“This new habit formation is precisely what happens in recovery. Old, using habits are replaced with new habits: healthy habits, life-saving habits, happier habits, all developing due to repetition.”
~ Arlene J. Sherman, The Real Dope on Addiction and Recovery
If you have a long personal history of alcohol or drug abuse, getting sober – AND STAYING THAT WAY – can be a daunting undertaking. But with the proper help and support, you can learn new techniques that can “reprogram” your brain to respond differently and break old self-destructive habits.
One of the first lessons we learn in recovery is how to avoid external triggers – the people, places, and things that we used to associate with drinking and drugging.
But avoiding emotional triggers is a bit trickier – how can you break free from the old bad habits and “go-to” responses that you relied on when you were actively addicted?
What Are Emotional Triggers?
Emotional triggers are the feelings that typically preceded your past substance use. Difficult external experiences caused you to feel negative emotions, such as:
But regardless of the specific uncomfortable emotion, the response was always the same – alcohol and drugs.
Acknowledging Your Own Feelings
The first step towards retraining yourself to respond in healthier ways is to practice awareness of your emotional state. When you are mindful of your feelings, it is easier to recognize precisely which experiences, behaviors, thoughts, and emotions trigger an urge to drink or use.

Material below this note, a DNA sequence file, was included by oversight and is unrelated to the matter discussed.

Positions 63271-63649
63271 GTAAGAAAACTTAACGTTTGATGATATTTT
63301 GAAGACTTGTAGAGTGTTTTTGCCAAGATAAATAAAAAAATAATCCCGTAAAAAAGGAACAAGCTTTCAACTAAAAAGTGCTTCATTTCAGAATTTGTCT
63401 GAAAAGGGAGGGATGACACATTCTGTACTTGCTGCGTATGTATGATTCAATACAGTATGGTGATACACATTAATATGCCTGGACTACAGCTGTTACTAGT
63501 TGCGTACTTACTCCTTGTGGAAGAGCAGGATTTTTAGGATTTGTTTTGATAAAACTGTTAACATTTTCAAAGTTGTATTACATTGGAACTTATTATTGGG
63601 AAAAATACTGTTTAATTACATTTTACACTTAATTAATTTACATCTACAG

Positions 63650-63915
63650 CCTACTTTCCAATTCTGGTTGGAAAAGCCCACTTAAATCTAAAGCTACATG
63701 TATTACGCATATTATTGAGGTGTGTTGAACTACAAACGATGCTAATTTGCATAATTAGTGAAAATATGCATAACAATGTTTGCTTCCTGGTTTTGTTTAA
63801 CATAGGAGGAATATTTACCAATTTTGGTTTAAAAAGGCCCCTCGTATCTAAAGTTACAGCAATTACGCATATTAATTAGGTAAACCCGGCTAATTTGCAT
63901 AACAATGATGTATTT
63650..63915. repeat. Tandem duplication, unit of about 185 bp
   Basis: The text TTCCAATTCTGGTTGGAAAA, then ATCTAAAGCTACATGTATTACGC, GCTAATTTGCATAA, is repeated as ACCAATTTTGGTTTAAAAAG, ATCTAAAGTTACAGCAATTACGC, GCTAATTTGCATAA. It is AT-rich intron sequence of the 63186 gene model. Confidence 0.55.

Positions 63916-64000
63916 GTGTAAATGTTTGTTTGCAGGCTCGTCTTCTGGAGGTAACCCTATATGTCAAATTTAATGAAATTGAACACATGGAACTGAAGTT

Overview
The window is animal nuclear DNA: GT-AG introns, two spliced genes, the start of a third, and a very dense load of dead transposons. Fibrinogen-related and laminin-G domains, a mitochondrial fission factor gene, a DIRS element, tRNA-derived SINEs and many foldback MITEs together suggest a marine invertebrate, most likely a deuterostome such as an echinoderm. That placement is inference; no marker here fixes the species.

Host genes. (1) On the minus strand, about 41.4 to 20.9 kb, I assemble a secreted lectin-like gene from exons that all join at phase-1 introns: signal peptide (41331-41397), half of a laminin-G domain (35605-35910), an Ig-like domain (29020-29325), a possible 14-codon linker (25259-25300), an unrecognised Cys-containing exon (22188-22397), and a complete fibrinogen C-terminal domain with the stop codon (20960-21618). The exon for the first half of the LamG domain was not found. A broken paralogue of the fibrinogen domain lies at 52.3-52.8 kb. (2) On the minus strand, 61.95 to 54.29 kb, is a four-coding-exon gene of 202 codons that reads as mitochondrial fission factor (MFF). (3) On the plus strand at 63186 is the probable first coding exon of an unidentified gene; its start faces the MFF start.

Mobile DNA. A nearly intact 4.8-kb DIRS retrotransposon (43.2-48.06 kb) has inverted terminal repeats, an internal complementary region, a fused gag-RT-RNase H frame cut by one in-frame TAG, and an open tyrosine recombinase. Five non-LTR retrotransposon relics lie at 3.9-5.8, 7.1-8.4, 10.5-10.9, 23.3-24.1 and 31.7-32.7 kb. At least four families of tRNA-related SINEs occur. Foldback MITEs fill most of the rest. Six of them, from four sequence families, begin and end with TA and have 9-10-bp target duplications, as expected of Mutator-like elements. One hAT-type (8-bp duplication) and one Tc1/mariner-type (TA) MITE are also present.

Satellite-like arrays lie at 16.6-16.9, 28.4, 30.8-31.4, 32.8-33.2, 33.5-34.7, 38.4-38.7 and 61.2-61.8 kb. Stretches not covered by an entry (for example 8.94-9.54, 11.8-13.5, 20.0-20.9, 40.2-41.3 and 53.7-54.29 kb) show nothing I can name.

Consciously Choosing New Responses
Here’s the good news – although the negative emotion will always come before the craving, you don’t have to be held hostage by your emotions. As soon as you recognize that you are feeling too afraid, too angry, too bored, etc., you can proactively take steps to protect yourself.
Some positive actions you might take could include:
- For Anxiety, Fear, or Anger –
- Go for a walk or run
- Practice yoga
- Read recovery literature
- Let go of your negative feelings by journaling, poetry therapy, or art
- Clean your home
- For sadness or loneliness –
- Call or text sober friends and family
- Invite someone over for dinner or coffee
- Interact on social media
- Go to a 12-Step meeting
- Get a pet
- For boredom –
- Practice a new hobby
- Go to a movie
- Take a class
- Learn a new language or skill
- Get a job – or even a second job
The specific positive action you take matters less than the fact that you are taking it – you are purposefully replacing an old self-destructive habit with a new, healthier action. It will take time and a bit of trial-and-error, but eventually, your new responses will become more automatic and second nature.
Of course, anytime you are struggling, it is ALWAYS a good idea to talk it out with someone else – other people in recovery, your sponsor, your therapist, or your addiction specialist.
Lasting Recovery outpatient addiction rehab in San Diego can help you acquire the life and coping skills need to support your long-term sobriety.